During the first week of 2021, I’ve been setting intentions for 2021. I reflected on 2020 and evaluated all that happened in a memorable year.
I stopped making resolutions and setting rigid goals many years ago, but I like to start the year with some thoughts about how I want this next year of my life’s journey to proceed.
To celebrate a new year, it’s a popular custom to choose a motto and word of the year. I like this practice. Last year, my WOTY was ‘determination’ and, it took much determination to face the uncertainty brought by the pandemic. For 2021, my motto is ‘hard things are hard’; my word of the year (WOTY) is acceptance.
Why chose ‘hard things are hard’?
This motto comes from a quote attributed to David Axelrod, former advisor to President Obama. I chose ‘hard things are hard’ to remind myself that retirement is no cakewalk, especially during a pandemic.
For too many months of 2020, I struggled with surviving the pandemic. I patted myself on the back just for getting through a day with some small accomplishment. I abandoned pursuits that took effort.
Getting through 2021 until it’s my turn to receive a COVID vaccine, which could be months from now, won’t be easy. And, after receiving a vaccine, adherence to public health guidelines will be required until some level of herd immunity is proclaimed by Public Health Canada.
Meanwhile, I plan to challenge myself to tackle more difficult projects such as learning Gutenberg to help with my blog. I’ll also challenge myself to use my camera more often and to sort the mishmash of digital photos on my computers.
Word of the Year for 2021 — Acceptance
After rejecting several ideas for a word of the year (WOTY), I decided that acceptance would help me to undertake and receive what life offers. I wanted to use radical acceptance but the addition of the adjective would count as two words. I like the concept of radical acceptance as it seems more action-oriented but I’ll shorten it to acceptance.
In early December, I listened to a CBC radio journalist who advocated the use of radical acceptance as a positive mental health technique. The journalist argued that fighting the reality of what’s happening with pandemic restrictions or, any challenging life circumstance, can lead to bitterness and resentment.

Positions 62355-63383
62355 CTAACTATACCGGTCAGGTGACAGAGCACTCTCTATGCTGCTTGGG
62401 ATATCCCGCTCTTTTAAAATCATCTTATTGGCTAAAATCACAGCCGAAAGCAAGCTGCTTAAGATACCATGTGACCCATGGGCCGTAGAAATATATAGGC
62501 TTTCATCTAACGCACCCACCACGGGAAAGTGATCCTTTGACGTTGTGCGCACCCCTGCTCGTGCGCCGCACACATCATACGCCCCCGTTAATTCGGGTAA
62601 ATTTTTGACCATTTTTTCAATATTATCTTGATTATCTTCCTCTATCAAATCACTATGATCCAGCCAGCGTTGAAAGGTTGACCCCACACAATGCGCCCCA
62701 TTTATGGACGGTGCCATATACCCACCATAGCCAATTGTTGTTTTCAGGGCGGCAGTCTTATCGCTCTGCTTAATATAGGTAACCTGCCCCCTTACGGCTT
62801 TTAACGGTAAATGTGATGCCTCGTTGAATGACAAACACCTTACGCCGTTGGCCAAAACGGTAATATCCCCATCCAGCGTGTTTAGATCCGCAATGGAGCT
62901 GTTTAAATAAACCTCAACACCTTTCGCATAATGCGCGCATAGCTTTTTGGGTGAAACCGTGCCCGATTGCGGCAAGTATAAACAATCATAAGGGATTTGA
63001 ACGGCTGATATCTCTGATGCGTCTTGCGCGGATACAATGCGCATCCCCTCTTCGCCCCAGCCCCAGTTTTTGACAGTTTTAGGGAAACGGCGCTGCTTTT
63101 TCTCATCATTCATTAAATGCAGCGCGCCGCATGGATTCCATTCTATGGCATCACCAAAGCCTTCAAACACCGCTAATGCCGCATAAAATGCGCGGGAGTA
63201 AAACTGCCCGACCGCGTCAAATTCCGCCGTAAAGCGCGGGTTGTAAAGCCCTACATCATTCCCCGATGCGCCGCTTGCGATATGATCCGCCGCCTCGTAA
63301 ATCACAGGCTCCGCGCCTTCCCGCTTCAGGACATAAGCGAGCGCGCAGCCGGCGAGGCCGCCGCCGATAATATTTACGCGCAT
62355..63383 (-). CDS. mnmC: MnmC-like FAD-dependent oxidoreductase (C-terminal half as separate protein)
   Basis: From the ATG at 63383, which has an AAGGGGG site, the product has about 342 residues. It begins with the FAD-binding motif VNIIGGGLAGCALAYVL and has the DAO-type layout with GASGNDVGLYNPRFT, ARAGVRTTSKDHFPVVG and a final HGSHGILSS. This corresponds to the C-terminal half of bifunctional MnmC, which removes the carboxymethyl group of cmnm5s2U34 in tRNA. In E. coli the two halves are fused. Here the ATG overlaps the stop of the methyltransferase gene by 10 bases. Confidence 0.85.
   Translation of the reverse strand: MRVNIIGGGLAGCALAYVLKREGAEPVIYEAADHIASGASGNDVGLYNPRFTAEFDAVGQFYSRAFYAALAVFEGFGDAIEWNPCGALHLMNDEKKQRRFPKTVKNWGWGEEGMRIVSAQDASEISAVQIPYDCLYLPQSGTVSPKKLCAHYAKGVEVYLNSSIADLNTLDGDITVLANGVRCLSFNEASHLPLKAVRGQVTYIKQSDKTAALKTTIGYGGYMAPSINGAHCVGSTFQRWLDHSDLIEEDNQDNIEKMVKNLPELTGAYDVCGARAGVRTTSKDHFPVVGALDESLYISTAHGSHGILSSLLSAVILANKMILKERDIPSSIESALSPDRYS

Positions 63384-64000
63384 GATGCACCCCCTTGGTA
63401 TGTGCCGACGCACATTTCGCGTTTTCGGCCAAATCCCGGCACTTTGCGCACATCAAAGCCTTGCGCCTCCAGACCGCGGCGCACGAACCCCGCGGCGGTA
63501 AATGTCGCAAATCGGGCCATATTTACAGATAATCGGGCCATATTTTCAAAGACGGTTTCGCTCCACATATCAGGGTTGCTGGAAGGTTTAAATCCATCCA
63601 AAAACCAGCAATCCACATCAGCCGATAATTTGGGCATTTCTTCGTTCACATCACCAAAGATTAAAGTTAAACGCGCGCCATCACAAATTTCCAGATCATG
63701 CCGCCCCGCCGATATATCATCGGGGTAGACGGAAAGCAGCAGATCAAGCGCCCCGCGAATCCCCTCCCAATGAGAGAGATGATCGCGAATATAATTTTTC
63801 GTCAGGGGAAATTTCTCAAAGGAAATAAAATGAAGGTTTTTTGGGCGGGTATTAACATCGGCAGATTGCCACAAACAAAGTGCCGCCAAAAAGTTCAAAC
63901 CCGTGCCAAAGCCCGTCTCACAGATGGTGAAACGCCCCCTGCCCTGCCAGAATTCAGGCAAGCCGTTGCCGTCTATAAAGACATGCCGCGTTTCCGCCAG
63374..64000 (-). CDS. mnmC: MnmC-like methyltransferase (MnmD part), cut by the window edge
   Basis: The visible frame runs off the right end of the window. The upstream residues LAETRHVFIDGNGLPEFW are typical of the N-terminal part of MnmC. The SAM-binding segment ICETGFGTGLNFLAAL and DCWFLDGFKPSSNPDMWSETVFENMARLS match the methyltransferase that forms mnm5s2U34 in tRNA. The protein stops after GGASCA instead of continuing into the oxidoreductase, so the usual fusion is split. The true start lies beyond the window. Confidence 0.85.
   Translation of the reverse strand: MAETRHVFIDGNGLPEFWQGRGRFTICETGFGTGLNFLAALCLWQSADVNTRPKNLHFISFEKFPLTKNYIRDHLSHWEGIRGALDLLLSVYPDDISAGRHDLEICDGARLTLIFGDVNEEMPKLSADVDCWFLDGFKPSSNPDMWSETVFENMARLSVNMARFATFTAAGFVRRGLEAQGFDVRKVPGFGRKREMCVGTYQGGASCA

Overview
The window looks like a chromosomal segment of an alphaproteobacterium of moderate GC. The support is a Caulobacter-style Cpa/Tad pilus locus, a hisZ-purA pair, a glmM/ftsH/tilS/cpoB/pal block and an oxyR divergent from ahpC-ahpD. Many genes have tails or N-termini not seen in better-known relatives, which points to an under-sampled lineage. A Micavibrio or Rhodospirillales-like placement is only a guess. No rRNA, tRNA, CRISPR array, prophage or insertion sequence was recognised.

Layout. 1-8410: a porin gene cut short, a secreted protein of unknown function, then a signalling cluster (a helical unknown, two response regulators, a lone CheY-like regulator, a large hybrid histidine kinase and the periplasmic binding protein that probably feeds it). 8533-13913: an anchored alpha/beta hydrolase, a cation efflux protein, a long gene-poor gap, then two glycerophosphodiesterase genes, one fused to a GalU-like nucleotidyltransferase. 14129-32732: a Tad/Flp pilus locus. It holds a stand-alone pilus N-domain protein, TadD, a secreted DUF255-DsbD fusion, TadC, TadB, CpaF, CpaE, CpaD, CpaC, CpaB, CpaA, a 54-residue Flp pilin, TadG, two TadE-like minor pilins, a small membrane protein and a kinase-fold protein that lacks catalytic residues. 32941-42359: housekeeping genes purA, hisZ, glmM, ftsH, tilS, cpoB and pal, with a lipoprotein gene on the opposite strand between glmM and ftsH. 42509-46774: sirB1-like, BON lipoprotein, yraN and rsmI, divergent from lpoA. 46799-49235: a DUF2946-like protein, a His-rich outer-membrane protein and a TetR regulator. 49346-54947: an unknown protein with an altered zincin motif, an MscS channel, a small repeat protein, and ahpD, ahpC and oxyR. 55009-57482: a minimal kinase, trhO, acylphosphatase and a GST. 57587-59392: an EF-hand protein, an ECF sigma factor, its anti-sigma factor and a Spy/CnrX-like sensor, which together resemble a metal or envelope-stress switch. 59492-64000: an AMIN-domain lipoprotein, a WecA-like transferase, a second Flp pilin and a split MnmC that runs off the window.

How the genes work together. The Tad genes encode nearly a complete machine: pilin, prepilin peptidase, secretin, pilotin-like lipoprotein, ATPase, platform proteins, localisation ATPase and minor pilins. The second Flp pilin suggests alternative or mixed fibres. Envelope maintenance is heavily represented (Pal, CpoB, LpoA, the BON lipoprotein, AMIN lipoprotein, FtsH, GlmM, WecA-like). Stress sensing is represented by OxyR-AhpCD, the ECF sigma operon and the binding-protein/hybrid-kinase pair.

When I looked into the meaning of radical acceptance I learned that it is based on a type of mental health treatment, Dialectical Behaviour Therapy, that is based on the concepts of acceptance and change.
These ideas are similar to Buddhist concepts of accepting yourself and what happens rather than getting attached to ideas of how things should be. When we don’t accept what’s going on around us, we create suffering for ourselves. There’s no point in holding tightly to fixed beliefs especially in situations that are beyond our control.
Because so much of what happens in life is beyond my control, I’ll strive to accept what I can’t control and work to change a few small things. Instead of fighting to re-create what I knew as ‘normal’ in the past, I’ll seize this opportunity for radical acceptance of what’s happening around me.
The addition of radical as a modifying adjective represents complete and absolute acceptance — no bargaining, no negotiating, no re-framing. I’ll try to do this in a good-natured, warm, and caring manner.
Change is the second aspect of radical acceptance. It’s benign to simply accept what’s happening without trying to make changes for things you can control. Change is sometimes defined as a variation to the usual way of doing things.
Change is one of the only constants in life. It may come from technology, from economics, from public policy. It may happen gradually or drastically as a result of an earthquake, a severe storm, or, as we’ve recently experienced, a pandemic.
My WOTY, acceptance, and my motto, ‘hard things are hard’ come together when dealing with change. It’s my intention in 2021 to accept what’s happening around me, to do what I can to make changes, and to understand that doing so won’t be easy.